Absolutely. First, the danger of the literal darkness is something ingrained in the Southern mind. Southern kids play outside all day long, sometimes barefoot and often alone, but they know to head inside at the first sign of darkness. Coyotes, wildcats, alligators—that’s what night is made of down here. It’s in our brains. Because of that, I think that mystery (especially of a spiritual or supernatural nature) and the grotesque are big parts of Southern literature. This makes me think of someone like Flannery O’Connor. Her stories are, for me, the quintessential Southern literary experience. They’re very dark, terrifying at times, but always, always full of humor. And it’s often the most twisted characters who are the funniest: The Misfit in “A Good Man is Hard to Find,” the Bible salesmen in “Good Country People.”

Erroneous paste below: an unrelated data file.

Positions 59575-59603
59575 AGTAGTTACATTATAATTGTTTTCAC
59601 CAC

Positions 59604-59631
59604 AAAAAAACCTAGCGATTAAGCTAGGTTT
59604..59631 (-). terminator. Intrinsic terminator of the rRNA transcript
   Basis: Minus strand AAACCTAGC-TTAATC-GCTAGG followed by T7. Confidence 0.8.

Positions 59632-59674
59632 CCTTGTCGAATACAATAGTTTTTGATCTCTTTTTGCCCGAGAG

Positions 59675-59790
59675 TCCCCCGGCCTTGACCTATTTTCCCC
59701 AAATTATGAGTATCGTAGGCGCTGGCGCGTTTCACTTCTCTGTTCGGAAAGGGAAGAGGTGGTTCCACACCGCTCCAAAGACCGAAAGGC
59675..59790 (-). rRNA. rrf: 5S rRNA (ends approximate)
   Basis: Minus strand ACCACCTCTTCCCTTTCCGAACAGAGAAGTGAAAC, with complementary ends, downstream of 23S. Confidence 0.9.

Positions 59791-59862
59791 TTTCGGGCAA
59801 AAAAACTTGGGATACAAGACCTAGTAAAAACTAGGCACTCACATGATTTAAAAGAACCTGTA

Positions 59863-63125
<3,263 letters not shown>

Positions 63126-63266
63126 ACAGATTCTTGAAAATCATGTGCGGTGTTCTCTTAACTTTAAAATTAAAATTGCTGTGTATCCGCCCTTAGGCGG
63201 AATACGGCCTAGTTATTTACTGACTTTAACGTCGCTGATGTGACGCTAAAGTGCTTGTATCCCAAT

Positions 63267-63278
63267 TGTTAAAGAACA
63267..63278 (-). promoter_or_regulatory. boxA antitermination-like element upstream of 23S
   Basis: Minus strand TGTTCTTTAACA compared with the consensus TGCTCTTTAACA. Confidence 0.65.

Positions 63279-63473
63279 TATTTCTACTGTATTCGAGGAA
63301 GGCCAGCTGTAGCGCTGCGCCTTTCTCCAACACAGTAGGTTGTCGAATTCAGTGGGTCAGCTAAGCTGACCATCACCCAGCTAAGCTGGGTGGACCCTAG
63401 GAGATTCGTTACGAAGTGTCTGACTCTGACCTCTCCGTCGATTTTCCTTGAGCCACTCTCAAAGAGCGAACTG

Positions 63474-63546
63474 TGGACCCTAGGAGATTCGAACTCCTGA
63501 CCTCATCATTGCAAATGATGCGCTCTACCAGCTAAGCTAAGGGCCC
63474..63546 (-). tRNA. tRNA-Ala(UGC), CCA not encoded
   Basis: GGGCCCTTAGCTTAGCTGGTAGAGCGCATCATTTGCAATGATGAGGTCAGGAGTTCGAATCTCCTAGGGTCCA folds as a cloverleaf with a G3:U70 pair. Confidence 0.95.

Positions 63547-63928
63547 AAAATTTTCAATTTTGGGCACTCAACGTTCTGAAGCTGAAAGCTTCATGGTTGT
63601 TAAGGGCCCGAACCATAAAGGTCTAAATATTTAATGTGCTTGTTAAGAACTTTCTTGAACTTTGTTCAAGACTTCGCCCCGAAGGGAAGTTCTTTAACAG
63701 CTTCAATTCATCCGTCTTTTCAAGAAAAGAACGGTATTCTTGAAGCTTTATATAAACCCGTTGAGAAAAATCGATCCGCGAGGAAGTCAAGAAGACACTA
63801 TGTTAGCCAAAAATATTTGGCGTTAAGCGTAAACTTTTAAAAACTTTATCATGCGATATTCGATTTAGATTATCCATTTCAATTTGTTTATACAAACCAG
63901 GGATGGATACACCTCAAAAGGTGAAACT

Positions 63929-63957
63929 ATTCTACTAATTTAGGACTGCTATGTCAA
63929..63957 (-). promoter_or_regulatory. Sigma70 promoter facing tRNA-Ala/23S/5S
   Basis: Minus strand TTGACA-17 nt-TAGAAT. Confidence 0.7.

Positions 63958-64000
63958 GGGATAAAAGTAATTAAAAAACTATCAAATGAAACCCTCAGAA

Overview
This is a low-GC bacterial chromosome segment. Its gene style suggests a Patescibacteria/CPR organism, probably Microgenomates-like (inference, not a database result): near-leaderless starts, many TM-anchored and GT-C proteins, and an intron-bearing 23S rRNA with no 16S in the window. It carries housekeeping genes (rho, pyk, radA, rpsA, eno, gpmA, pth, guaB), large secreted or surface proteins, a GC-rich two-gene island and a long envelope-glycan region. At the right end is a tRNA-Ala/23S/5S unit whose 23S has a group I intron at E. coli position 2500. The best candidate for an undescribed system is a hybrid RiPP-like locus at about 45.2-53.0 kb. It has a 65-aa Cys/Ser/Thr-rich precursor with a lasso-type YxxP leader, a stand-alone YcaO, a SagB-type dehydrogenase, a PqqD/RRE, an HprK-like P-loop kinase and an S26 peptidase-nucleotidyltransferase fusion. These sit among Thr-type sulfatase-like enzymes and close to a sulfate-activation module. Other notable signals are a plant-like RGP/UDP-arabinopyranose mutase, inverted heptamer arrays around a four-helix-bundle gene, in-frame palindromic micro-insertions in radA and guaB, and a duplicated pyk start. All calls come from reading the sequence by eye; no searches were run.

In poetry, an example would be someone like Plath, who wasn’t Southern, but missed a damn good chance to be. Think of her dark humor and her use of the macabre. All the best Southerners I’ve known are at least a little off, some of them are certified crazy. My grandma’s sister, Aunt Alma, was about as good as it gets. She lived alone, couldn’t have kids, dipped snuff, drank Dr. Pepper, loved baby dolls, once shot a snake with a 12-guage in the kitchen, and hoed her garden in a dress and stockings. I was afraid of her, but I was fascinated, too. There are Aunt Almas all over the place in the rural South, and it’s one of the things I love most about living here. As for your reference to grit, I find that in abundance in good Southern poetry, for sure. Nickole Brown‘s Sister is a book that comes immediately to mind. I love a good gritty narrative poem.
I value the crossing of genres and wonder about your take on how this will affect the future of Southern poetry. I find you use a touch of surrealism to your Southern themed pieces, and this interests me. In the digital age, we are constantly converging our physical, or maybe, geographical culture with the ethereal culture of niche interests that are available to us. Do you find this convergence has positive or negative influence on Southern poetry?